With the Oklahoma Civil War Symposium coming up in less than a month, I wanted to say a few words about why the Civil War matters. In recent years, the conflict has become a much-debated subject and in Oklahoma, several schools have changed their names to remove ties to Confederate soldiers. I know this is not always popular, but personally, I am fine with taking the Confederate flag down from the South Carolina State Capitol building. It was put there in 1961 in defiance of desegregation of schools. However, when we start to remove monuments and change historical buildings it’s like we are trying to take away the existence of the Civil War all together, something that I think is a mistake. Why should we care about a war fought over 150 years ago, my answer is that to understand the Civil War is to understand America.
What can the Civil War tell us? First, the way I teach the Civil War is that the battles of that conflict were the final battles of the American Revolution. When our Founding Fathers got together after they earned our freedom, they had a difficult time agreeing exactly what our new nation would look like and how the government should act. One of my pet peeves is hearing the Founding Fathers thought such and such. My question is always, “Which ones?” Please do not think they all agreed on everything. Our founders had to compromise over several key issues, even over serious moral issues like slavery. What they also did is leave several key issues for later generations. If they did not know how to solve an issue or could not agree, they punted.
The founders did not decide the role of the Federal Government—were we going to have a strong federal government or more states’ rights? If you think your reading of the Constitution is clear on this, just know that the brightest of the founders did not agree. Jefferson and Hamilton feuded over this their entire lives. Were we going to be an industrial nation, or one based on small farmers like those Jefferson hoped for? Would we be a slave nation or a free one? Who ultimately would we allow freedom for, who did Jefferson mean when he said all men are created equal? These are important issues, the kind that would decide the very nature of our republic, yet the founders punted.
American leaders continued to debate and push these issues along until the 1850s when politicians finally said enough is enough. Now unfortunately this stand, this unwillingness to punt questions to the next generation took the lives of almost 700,000 men. Yet it did finally answer the questions that had plagued our nation and divided us. It answered the questions the founders could not. It finished our revolution and made us Americans. We have a strong federal government, we are an industrial powerhouse, and we are a nation that believes in free labor and wants to live up to Jefferson’s words of all men are created equal. It made us Americans for the first time, not Virginians and Pennsylvanians, but Americans. Before the War, Americans would say the United States are a great nation, after the war they said the United States is a great nation. Just one word change, but it changes everything.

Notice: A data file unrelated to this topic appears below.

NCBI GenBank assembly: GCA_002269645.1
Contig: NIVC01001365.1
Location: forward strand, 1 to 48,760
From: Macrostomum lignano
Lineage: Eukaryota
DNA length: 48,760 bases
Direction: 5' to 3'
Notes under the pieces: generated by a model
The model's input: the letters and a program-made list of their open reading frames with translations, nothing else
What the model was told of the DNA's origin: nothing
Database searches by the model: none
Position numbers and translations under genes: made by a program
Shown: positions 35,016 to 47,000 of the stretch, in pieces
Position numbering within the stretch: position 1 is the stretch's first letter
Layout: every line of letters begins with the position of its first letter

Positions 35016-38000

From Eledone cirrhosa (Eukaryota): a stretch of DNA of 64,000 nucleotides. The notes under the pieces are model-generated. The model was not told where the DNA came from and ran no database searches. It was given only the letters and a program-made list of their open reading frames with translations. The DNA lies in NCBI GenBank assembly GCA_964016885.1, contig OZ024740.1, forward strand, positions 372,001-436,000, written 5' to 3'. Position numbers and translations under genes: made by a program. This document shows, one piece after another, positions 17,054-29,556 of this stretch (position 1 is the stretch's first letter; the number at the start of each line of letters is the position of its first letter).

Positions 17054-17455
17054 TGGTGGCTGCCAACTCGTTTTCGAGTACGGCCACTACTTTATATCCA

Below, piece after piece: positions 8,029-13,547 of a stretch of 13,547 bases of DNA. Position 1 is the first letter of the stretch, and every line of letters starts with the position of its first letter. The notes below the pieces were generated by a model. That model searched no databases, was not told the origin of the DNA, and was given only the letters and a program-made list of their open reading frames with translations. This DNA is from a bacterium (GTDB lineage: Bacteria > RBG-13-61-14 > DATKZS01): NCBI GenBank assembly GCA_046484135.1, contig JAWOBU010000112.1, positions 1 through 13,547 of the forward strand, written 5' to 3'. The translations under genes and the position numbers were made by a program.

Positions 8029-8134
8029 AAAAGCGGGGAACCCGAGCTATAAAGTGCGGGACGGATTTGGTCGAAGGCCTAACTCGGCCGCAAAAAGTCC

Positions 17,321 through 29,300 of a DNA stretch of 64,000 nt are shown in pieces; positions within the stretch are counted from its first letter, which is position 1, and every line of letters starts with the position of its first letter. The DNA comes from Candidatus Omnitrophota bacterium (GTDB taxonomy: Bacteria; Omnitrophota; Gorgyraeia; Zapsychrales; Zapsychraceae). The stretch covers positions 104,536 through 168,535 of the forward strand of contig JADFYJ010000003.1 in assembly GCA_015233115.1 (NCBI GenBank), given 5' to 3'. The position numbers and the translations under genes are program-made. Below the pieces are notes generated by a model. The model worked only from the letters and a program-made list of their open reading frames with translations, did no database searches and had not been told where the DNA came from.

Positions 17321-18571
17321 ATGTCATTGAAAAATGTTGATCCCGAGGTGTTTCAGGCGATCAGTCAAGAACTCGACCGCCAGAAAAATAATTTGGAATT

Another importance of the War for students is to put our current conflicts in perspective. The attacks on politicians and their supporters from both sides has gone far beyond decent society. However, when I hear my students say things have never been so bad I have to stop them. I can think of several times when it has been worse, the early 1800s, even the 1960s, but we are nowhere close to the 1860s yet. The good thing about studying these times and the elections like 1800 or 1968 is to know that we overcame. Of course, in 1860, we did have to fight a horrible war, but we still persevered. We came out better on the other side, stronger. If we kept going the way it was, we never could have taken on the threats coming out of Europe in the next century.
We also can learn that democracy is messy. We tend to think that nation building and democracy was simple, we did it easily. However, when you put it into context, it took a century and cost us 700,000 lives to create our modern republic. Maybe we should be easier on others.
This is why studying the Civil War is so important. It is how we remember what makes us America, with all our warts. Let us not forget this War, let us learn from it. Let us remember the words of President Lincoln when he said:
“…that we here highly resolve these dead shall not have died in vain; that the nation, shall have a new birth of freedom, and that government of the people by the people, for the people, shall not perish from the earth.”
In this vain I am pleased to announce the second Oklahoma Civil War Symposium on June 25 in Chickasha on the campus of the University of Science and Arts of Oklahoma. I will kick off the event at 2 p.m. At 4 p.m., Dr. Carol Sheriff from the College of William and Mary will take the stage. Our keynote speaker is Harold Holzer, one of the nation’s leading scholars on Abraham Lincoln. His talk will begin at 7:30 p.m. More information can be found at usao.edu/okcivilwar.
Dr. James Finck is an Associate Professor at the University of Science and Arts of Oklahoma in Chickasha.